Cryptocurrencies: Are They Securities?

Cryptocurrencies, including Bitcoin, have been in the news a lot lately, but many people still don’t know what they are—or whether they’re regulated.  Here’s a quick rundown.

What Are Cryptocurrencies?

Cryptocurrencies are decentralized digital cash systems.  Eschewing centralized control, such as a bank or government, cryptocurrencies instead rely on pseudonymous peer-to-peer networks—think Napster of yore—in which all actors in the network must recognize and reflect a transaction.  To illustrate how this works, if Person A has an apple and trades it to Person B for her orange, Person A cannot thereafter trade that apple to Person C because everyone knows from a public ledger that Person A has already traded his one apple.

The security of the public ledger is then of paramount importance—so how do cryptocurrencies ensure ledger security?  They rely on people called miners.  Miners are basically the bookkeepers of the public ledger, and anyone with the time, energy, and equipment can be a miner.  When a transaction occurs, it is not immediately added to the public ledger; instead, a miner must first confirm it.  To do so, miners generate a complicated code that: (1) memorializes the data relating to the transaction; (2) refers to the previous confirmed transaction in the system (a sequential timestamp of sorts); and (3) complies with the particular cryptocurrency’s specific requirements.  This is a challenging and necessary task that protects the public ledger—a transaction won’t be confirmed if a code can’t be generated that aligns with previous ledger entries.  Using the earlier example, once Person A’s apple-orange trade has been confirmed, he can’t trade the apple again because any code generated after that reflects that he has already traded his apple.  Without an acceptable code, no new transaction can be confirmed.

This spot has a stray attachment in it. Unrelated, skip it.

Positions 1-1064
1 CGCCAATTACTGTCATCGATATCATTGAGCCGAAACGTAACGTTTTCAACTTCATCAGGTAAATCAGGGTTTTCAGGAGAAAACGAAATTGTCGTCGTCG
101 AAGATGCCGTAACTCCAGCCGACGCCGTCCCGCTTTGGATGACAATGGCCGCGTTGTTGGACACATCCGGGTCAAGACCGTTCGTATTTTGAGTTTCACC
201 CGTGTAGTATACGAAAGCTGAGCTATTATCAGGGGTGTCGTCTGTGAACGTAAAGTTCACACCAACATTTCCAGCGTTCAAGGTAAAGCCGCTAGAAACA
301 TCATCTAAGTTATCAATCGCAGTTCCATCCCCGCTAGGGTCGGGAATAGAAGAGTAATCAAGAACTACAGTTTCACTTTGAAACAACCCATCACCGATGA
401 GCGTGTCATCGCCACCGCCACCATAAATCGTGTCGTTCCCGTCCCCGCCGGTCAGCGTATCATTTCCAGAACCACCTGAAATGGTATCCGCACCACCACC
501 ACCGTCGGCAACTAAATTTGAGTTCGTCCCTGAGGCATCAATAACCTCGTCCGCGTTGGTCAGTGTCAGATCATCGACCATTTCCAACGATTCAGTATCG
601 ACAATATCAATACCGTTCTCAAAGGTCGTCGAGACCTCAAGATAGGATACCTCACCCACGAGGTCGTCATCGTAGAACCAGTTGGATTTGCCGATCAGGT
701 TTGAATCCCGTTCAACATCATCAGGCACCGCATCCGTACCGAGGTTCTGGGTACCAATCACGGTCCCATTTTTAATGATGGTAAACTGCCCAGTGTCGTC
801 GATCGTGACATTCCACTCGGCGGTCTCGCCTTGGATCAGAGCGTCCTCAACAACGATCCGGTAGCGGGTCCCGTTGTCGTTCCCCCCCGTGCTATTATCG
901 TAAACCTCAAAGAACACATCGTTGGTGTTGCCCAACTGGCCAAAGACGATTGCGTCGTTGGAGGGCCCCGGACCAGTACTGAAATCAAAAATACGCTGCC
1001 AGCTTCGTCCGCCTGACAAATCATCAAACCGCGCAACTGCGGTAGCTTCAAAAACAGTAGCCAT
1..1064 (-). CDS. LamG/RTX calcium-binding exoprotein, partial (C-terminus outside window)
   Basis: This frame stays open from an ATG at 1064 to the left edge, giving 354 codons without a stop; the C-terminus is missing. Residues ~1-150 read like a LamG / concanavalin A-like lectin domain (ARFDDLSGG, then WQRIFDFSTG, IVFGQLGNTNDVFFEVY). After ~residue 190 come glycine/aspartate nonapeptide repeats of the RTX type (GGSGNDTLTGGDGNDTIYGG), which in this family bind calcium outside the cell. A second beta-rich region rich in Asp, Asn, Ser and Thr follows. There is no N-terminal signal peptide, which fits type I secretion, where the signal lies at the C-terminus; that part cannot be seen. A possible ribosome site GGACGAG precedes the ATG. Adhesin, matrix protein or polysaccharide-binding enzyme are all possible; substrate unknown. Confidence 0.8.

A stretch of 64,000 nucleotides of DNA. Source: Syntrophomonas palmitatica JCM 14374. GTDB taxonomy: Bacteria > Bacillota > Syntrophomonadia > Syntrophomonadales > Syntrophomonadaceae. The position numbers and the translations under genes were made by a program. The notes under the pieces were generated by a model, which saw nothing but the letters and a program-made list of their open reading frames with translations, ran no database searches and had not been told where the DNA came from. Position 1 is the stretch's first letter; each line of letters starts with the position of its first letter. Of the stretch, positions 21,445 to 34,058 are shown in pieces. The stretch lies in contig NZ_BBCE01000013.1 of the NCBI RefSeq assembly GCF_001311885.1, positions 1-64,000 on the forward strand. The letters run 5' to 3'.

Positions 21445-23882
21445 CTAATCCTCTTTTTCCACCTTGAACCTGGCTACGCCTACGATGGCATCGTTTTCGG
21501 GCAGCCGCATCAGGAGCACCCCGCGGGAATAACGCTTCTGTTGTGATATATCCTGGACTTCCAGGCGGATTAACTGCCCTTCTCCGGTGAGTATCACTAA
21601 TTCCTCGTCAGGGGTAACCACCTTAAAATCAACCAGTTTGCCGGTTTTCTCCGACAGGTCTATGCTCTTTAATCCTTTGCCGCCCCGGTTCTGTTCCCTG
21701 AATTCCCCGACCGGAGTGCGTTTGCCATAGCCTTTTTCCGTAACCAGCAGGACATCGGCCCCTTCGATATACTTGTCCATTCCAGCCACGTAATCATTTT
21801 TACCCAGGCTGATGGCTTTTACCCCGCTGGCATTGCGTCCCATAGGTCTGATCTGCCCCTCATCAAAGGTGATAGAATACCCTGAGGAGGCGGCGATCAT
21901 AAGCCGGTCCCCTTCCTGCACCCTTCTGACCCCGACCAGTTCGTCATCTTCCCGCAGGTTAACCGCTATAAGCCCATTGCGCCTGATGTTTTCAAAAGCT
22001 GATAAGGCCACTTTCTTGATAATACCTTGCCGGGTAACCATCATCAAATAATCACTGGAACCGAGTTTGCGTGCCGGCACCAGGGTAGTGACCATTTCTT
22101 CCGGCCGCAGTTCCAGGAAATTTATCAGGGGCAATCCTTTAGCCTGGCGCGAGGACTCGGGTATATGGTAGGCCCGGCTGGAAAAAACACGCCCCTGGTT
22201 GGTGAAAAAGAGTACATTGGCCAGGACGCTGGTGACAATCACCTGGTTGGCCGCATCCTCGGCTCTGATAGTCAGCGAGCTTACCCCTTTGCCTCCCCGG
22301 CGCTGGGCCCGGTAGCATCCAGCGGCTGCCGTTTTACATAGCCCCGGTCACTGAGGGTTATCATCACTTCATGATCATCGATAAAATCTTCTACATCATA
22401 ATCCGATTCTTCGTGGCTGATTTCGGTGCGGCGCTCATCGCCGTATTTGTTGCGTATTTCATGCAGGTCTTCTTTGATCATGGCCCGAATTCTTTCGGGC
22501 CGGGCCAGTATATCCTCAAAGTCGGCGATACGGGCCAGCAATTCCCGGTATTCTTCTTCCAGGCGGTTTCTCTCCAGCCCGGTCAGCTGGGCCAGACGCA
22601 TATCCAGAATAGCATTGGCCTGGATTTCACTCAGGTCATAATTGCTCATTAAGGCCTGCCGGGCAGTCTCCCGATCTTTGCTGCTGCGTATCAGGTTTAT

Miners race against each other to confirm transactions because each confirmation earns the miners a specified amount of the cryptocurrency, which is finite in supply.  Once confirmed, the transaction is permanently recognized and irreversible.  In essence, cryptocurrencies attempt to ensure legitimacy through a crowd-sourced ledger in which lines may not be deleted and may be added sequentially only after users, who are paid for their efforts, solve recognized and complicated puzzles.

Are Cryptocurrencies Regulated as Securities?

Cryptocurrency values have skyrocketed this year: Bitcoin has tripled in value and the value of Ethereum, another cryptocurrency, has jumped by more than 2,000 percent.  The resulting buzz has attracted government attention around the globe.  Recognizing both the potential risks and rewards, many countries have begun attempts to regulate cryptocurrencies, to varying degrees.

In the US, both the SEC and FINRA have warned investors about the greater risks—due to anonymity, volatility, and lack of central authority—surrounding any investment in cryptocurrencies.  More recently, the SEC has also issued guidance on digital coin sales, or initial coin offerings (ICOs), and has taken the position that “offers and sales of digital assets by ‘virtual’ organizations are subject to the requirements of the federal securities laws.”

For example, in its Report of Investigation of Slock.it UG, a German corporation, and the DAO, an affiliated “virtual” organization, the SEC “stress[ed] that the U.S. federal securities law may apply to various activities, including distributed ledger technology, depending on the particular facts and circumstances . . . .”  It then “demonstrate[d] the application of existing U.S. federal securities law to this new paradigm” by using Slock.it and the DAO’s ICO as an example:

The DAO was created by Slock.it and [its] co-founders, with the objective of operating as a for-profit entity that would create and hold a corpus of assets through the sale of DAO Tokens to investors, which assets would then be used to fund “projects.” The holders of DAO Tokens stood to share in the anticipated earnings from these projects as a return on their investment in DAO Tokens.